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Clinical Investigations: ASTHMA |

Prevalence of Cocaine Use and Its Impact on Asthma Exacerbation in an Urban Population*

Lauren A. Rome, MD; Michael L. Lippmann, MD, FCCP; William C. Dalsey, MD; Pamela Taggart, PhD; Sherry Pomerantz, PhD
Author and Funding Information

*From the Division of Pulmonary Medicine, Department of Medicine, Albert Einstein Medical Center, Philadelphia, PA.

Correspondence to: Michael Lippmann, MD, FCCP, Albert Einstein Medical Center, Department of Medicine, Pulmonary Division, 5401 Old York Rd., Suite 363, Philadelphia, PA 19141; e-mail: lippmann@aehn2.einstein.edu



Chest. 2000;117(5):1324-1329. doi:10.1378/chest.117.5.1324
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Objectives: To assess the prevalence of cocaine use, and its impact on severity of presentation, among adults presenting to the emergency department (ED) with asthma. A secondary aim was to assess the use of various asthma treatment modalities, with reference to the 1997 National Asthma Education and Prevention Program (NAEPP) guidelines.

Methods: All adults aged 18 to 55 years who presented to the ED of this institution with an asthma attack, were approached about participating in the study, which required giving informed consent, answering a facilitated questionnaire, and giving a urine sample for drug screening.

Results: Patients were enrolled during a 7-month period. A total of 163 patients were approached to enter the study; 116 patients consented to participate in the study, with 103 submitting complete urine samples. Thirty-seven patients refused to participate, and 10 were excluded. Sixty-eight percent of the patients were women, with a mean age of 33 years. African-Americans made up 89% of the total group. Thirty-five percent were cigarette smokers. Urine cocaine tests were positive in 13 of 103 (13%); 6 of 103 (5.8%) were positive for opiates. In the cocaine-positive group, 5 of 13 patients (38%) were admitted to the hospital, including two patients requiring intubation and mechanical ventilation. Of the total group, 23 of 103 patients (22%) were admitted, and 5 of those 23 admitted patients (22%) were cocaine-positive. Length of stay was significantly longer (5 vs 2.5 days, p < 0.05) in the cocaine-positive admitted patients. Forty-six percent of all patients reported using inhaled corticosteroids (ICS), with 39% of admitted patients using them. Thirty-two percent of all patients had obtained three or more refills of theirβ 2-agonist inhaler in the previous month.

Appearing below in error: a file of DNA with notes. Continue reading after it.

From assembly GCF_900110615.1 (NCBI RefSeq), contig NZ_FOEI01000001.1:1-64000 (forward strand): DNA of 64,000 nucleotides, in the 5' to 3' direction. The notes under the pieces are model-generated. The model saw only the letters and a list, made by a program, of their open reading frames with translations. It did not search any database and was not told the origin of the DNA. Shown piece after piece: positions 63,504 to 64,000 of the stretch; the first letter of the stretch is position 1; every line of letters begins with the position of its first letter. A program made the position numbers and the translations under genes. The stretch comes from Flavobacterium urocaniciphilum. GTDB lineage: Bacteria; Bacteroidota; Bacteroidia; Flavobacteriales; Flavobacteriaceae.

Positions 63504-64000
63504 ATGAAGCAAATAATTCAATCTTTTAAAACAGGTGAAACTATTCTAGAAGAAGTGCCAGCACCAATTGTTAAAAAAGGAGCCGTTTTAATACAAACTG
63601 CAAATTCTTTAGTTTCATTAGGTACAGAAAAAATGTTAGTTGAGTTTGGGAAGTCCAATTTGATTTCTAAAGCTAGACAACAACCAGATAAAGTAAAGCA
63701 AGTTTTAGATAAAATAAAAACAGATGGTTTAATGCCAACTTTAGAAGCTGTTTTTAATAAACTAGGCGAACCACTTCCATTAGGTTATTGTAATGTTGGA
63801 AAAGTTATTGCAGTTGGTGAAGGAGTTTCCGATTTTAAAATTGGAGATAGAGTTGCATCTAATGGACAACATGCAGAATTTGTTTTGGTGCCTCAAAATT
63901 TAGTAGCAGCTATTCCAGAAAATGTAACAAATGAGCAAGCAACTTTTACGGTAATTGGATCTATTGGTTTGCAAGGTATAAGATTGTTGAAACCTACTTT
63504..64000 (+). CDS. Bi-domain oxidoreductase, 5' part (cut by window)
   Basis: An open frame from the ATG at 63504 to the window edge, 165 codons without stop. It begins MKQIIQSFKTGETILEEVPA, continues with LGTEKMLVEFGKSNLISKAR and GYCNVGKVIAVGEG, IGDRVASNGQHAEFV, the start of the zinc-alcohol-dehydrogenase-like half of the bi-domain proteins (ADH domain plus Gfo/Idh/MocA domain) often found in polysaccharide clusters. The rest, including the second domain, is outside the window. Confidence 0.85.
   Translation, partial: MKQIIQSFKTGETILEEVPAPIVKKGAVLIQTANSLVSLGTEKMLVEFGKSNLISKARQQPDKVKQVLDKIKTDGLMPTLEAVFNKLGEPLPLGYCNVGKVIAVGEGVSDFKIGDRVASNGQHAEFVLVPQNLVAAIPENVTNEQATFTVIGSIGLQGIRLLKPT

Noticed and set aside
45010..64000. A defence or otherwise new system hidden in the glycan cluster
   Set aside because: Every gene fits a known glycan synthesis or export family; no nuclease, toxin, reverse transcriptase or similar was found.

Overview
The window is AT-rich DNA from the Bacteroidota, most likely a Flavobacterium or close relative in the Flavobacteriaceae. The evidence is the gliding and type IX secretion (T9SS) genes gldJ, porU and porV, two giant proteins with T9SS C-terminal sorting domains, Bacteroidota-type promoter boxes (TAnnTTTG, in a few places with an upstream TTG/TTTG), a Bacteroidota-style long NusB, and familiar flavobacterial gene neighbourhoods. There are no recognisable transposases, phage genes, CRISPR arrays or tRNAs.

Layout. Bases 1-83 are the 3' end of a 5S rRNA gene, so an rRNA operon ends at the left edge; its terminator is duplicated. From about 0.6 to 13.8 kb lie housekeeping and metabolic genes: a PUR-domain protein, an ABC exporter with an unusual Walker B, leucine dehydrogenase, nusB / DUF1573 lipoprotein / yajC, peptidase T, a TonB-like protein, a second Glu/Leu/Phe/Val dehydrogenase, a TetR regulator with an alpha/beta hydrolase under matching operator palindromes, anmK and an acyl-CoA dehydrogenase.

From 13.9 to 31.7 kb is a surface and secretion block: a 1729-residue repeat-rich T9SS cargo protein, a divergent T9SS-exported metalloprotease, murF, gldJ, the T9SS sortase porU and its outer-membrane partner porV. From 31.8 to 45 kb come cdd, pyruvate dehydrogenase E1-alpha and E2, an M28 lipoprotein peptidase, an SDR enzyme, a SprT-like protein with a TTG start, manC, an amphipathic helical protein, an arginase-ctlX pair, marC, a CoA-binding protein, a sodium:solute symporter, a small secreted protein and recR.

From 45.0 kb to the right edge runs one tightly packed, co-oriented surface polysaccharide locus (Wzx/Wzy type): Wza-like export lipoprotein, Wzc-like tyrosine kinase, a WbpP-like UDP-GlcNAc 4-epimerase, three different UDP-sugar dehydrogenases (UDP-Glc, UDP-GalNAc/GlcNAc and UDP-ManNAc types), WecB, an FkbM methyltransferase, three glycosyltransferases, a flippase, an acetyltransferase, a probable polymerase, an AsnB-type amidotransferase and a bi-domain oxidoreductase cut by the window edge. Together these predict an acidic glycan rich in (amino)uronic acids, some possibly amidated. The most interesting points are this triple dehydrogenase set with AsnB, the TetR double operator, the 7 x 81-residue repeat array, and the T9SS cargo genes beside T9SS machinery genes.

Conclusions: The prevalence of cocaine use may be much higher than the 13% shown in this study, because of patients’ refusal to participate in the study. Second, the severity of exacerbation appears to be worse in the cocaine-positive group. Finally, the majority of patients presenting did not use ICS in accordance with the NAEPP guidelines.

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